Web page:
Last month he visited the USA with his favourite student Kugizaki Eido (Shihan Renshi 6th dan). He also took this opportunity to visit Canada during this trip. In all places, he is treated well and received a hearty welcome from the governor or mayor. visit Chitose and Kugizaki witnessed the Chito Ryu karate tournament. He shares that while on his recent trip to Canada he took an opportunity to have a medical check-up at a location where a Chito Ryu practitioner works. The result showed he had the body of a 35-year-old “They said that I will be guaranteed another 25 years of life, which means I will live to be 100 years old’ Chitose laughs.
The mentality of Chito Kai is summed up in the characters for wa (harmony) and nin (perseverance). The aim if for peace with others and also to have pateince in your life. The Chito Ryu logo personifies this central tenet. On the symbol two empty hands (written as kara and te) with the circle in the middle symbolising the whole world. The message is to unite the whole world with peace and perseverance. Chito-Ryu produces a monthly newsletter with the goal of deepening bonds between practitioners across the globe.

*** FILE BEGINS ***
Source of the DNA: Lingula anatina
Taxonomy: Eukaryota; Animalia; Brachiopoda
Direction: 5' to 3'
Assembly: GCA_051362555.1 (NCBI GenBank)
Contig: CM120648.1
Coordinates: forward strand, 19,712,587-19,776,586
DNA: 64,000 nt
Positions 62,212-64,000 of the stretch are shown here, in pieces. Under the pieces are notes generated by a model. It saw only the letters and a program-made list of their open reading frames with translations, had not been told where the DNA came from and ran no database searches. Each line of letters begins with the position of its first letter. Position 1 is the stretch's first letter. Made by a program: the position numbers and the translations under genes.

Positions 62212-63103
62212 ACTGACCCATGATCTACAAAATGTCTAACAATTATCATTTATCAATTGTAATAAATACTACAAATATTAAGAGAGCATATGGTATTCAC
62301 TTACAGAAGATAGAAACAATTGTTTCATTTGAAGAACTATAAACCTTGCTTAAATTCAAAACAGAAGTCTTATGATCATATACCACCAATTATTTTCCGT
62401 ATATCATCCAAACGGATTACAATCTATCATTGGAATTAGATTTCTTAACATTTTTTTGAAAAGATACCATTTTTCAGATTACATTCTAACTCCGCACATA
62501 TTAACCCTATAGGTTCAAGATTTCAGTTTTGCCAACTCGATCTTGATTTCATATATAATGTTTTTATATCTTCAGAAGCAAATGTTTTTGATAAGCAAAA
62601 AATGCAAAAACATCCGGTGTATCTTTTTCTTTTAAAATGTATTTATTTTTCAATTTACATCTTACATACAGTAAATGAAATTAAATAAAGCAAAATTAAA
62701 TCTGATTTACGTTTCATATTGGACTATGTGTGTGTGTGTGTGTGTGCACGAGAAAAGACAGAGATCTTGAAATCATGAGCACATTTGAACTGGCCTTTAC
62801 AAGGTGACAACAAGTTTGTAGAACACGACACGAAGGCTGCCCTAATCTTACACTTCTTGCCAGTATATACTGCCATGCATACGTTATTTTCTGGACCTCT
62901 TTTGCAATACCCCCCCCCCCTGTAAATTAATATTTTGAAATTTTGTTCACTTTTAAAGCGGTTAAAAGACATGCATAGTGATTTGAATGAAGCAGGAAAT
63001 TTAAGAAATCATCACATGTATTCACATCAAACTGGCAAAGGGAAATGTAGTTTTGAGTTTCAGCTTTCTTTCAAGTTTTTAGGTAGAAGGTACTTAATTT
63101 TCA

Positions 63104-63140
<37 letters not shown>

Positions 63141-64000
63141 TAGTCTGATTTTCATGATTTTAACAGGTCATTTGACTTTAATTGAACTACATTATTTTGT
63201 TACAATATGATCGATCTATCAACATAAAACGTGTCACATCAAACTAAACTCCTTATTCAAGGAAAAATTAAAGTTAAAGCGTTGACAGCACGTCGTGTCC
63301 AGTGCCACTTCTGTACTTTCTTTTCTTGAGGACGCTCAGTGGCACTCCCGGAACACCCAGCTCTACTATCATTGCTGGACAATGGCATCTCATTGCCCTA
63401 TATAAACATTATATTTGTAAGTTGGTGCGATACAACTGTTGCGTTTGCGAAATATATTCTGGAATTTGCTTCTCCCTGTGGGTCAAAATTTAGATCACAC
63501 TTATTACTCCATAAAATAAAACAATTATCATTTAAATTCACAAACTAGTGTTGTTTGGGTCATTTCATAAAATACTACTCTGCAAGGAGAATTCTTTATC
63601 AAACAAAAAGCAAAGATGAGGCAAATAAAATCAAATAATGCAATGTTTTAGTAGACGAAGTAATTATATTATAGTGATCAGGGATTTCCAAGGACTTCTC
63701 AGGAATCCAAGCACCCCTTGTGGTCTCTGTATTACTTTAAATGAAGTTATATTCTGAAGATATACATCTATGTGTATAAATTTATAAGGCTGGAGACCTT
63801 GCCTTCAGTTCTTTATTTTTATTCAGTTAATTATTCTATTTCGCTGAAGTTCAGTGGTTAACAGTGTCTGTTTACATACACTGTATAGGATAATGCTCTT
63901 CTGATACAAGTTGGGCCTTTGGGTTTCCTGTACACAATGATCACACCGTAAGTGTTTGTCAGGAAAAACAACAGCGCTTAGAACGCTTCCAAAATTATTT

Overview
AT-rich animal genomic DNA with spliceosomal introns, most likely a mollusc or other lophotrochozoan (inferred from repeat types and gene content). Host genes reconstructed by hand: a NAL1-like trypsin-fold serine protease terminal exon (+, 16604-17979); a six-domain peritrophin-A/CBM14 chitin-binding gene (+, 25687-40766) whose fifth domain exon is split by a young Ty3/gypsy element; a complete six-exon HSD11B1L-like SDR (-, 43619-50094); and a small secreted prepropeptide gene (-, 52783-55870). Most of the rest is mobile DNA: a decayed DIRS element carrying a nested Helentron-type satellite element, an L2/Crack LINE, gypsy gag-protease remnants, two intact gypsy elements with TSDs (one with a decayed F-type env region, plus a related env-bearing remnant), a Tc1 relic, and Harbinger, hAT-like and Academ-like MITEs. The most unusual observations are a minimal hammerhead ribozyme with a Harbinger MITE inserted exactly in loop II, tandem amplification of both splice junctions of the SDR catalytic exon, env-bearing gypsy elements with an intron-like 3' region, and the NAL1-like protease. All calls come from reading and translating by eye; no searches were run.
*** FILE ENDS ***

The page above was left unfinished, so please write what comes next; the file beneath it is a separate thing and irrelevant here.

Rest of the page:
Returning to Japan a 10th Dan from Okinawa was the happiest day of my life
The devastation of Okinawa at the end of the pacific war deeply torubled Chitose. As a means of helping his homeland he set up a charity group in Kumamoto city which sent funds and relief supplies to Kumamoto. For Chitose, Okinawa remains his homeland and posses many fond memories. Thus, he continues to play his jabisen as the memory of his hometown floats before him and remains forever in his mind’s eye.
NB: Below is a copy of the original article.
Okinawan and Japanese Budo
James M. Hatch
International Educator who happens to be passionate about Chito Ryu Karate. Born in Ireland, educated in Canada, matured in Japan